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2021, Promaster 159 HR 2500, Silver
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Discussion Starter #1
Hi Everyone,

First of all, I would like to say thank you for all the great advice I have gotten so far.

I ordered my motion windows the other day and my thinsulate insulation is arriving tomorrow.

My intention is to live in my van full time for a year or two. This is complicated by having 3 large dogs and residing in Arkansas. Obviously I will need some air conditioning to make this possible.

Currently with my telework set up I could go north in the summer when it gets hot. However, if/when covid gets under control, we will transition back to the office which is in the hot and humid south. My dream would be to telework from Alaska in the summers and not require air conditioning. I do not yet know if this is even going to be a possibility this year since driving through Canada may still be problematic for the near future.

I do not mind having a very beefy house electrical system. My current thoughts are 400 or more watts of solar on the top. A bank of lithium batteries 600 amp hours. A 3000 pure sine wave inverter. The ability to charge from alternator.

I will be able to monitor the temperature of the van while I am in the office and can easily go out and turn on the engine to provide additional cooling if needed. I was hoping this portable room air conditioner might be able to handle the job but I am open to getting a larger one with dual exhaust/intake. I was hoping to vent out the side of the van through a vent dedicated to air conditioning and install a hatch to run the drain hose.

I also do a fair bit of dog rescue and just drove my first rescue with the van to MO yesterday. Picture for the awwww 1609870588782.png effect.

I plan on boondocking all the time in nearby national forest if I am working in the office. Unfortunately Arkansans do not take very good care of their pets and I will end up finding a bunch of dogs out in the woods. I won't leave a single one behind (I've rescued over 140 in the last 5 years). This will make life even more interesting but why not!

So essentially I am building a big portable dog house that needs to be kept cool! I am selling my 3000 sq ft house on 18 acres so if I need to shell out more money for an up top unit or something else, I have the ability to do so. But I just want to make sure it is the best solution and if that solution can be removable for the months that I don't need it, even better.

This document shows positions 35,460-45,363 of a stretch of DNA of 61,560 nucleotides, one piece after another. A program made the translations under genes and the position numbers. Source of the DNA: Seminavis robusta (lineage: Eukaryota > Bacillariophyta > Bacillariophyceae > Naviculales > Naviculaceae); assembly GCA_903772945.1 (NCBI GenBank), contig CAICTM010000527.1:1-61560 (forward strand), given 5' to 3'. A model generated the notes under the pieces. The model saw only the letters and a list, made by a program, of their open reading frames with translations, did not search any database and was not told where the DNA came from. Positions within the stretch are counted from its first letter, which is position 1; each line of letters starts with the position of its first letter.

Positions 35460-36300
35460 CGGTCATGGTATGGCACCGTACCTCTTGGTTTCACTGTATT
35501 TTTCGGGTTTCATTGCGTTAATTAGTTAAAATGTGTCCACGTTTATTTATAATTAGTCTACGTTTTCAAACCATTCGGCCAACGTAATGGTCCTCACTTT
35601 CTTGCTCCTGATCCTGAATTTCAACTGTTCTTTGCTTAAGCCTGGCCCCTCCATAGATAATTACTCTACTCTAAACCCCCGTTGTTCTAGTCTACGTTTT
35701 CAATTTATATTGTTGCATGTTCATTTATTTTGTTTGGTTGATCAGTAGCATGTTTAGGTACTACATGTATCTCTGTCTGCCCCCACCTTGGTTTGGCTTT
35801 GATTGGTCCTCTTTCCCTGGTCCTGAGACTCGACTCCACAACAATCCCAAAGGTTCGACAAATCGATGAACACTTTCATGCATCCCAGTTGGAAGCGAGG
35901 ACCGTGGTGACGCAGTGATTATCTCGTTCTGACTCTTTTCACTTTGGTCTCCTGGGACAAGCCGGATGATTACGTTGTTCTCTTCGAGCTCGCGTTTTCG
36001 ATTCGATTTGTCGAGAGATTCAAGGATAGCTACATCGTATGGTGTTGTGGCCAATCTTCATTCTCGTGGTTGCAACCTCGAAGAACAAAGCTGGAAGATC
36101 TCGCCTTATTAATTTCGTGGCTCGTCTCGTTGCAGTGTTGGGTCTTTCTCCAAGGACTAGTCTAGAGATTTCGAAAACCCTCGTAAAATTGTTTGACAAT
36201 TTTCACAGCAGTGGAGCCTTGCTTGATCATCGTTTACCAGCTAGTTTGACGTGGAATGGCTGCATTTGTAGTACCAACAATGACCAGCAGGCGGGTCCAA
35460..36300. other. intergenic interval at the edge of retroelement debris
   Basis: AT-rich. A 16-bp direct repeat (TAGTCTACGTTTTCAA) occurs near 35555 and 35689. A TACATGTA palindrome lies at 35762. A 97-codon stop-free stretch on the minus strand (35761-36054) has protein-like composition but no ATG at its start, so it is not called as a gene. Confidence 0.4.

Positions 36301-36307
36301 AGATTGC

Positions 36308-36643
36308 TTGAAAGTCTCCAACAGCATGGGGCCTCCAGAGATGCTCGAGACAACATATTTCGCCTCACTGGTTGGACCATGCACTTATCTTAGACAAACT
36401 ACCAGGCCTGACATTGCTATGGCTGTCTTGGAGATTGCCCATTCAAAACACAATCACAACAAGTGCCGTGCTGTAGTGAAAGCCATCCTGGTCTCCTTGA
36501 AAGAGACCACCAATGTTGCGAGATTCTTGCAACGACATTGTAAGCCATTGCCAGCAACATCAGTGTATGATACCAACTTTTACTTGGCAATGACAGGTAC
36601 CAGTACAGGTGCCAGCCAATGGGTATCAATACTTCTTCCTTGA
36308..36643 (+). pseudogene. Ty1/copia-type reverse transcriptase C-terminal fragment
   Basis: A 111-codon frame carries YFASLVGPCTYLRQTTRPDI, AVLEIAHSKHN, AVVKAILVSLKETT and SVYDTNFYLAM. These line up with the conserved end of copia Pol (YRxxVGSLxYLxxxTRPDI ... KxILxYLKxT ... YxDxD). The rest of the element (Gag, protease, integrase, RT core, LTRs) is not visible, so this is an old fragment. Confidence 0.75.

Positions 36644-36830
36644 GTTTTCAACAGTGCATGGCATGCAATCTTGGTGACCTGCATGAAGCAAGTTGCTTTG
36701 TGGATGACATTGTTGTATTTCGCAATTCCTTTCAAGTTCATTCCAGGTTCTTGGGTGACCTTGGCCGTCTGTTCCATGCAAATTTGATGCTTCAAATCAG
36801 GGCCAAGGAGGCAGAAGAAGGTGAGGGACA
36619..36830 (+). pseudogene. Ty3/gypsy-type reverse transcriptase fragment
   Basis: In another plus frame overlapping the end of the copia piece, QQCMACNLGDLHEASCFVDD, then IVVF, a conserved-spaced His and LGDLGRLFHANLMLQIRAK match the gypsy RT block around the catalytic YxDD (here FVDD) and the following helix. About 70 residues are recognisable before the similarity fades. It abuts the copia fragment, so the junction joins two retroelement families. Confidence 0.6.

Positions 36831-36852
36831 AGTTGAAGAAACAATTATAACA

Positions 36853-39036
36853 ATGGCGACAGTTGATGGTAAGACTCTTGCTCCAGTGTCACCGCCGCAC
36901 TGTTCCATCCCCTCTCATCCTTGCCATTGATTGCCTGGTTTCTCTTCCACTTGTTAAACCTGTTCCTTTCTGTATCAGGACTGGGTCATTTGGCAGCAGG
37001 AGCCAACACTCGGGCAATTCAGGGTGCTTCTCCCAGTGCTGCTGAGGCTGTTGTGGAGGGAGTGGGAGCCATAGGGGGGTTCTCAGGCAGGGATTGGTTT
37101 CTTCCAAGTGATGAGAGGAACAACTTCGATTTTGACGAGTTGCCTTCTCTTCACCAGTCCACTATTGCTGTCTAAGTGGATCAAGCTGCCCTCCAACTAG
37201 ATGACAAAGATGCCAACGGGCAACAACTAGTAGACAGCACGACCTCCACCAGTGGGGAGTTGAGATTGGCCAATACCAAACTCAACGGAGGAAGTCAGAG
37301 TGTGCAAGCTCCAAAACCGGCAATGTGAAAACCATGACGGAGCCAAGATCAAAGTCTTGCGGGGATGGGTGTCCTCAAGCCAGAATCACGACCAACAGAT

I have read the other air conditioning threads on this forum and have seen where the dual exhaust/intake may be a better option. If that would do the trick I could probably vent it out the windows that I ordered for my sliding door and I could exit vehicle through the front. I ordered custom motion windows (19" wide x 9" tall) bunk type sliders for the back doors and the sliding door. That way they work for visibility and ventilation. I wasn't planning on venting out the slider but I could make it work.

My van is 2021 2500 159" silver. Just getting started but since the air conditioning may or may not require vents to be cut into the side of the van I want to get it figured out up front. I don't believe I want to do a window unit or a mini split.

Plan is for 2 maxx air fans on top and it seems the 14" opening could be fitted with an air conditioner later if I needed to upgrade.

Thanks for any advice.
 

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2021, Promaster 159 HR 2500, Silver
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33 Posts
Discussion Starter #2
This is probably also important. No, I can not plug in at the office. Additional electrical loads will be fairly small. 12 volt refrigerator. Puck lights. The other intermittent loads are optional (cooking, charging) and can be adjusted per power availability.
 

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2016 136WB low roof diesel, converted to an RV by Sportsmobile, TX
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I have pretty much what you describe: a 4kW inverter, 7200Whr of Lithium ([email protected]), and a Danhard AC unit. I can run the AC for a couple of hours max before the batteries are at low volt cut out. If you get a second alternator, e.g. a Nations alternator, you can get about 2-4kW out of that - a 24V alternator will get you about 2kW at idle and about 4kW at normal running. However, you can only get the second alternator on gas engines. If you get a gas engine, you might be able to get a remote start kit, and a good inverter (e.g. a Magnum MHS-3012) can be fitted with an automatic generator start function to start the generator (aka engine) when the battery is low.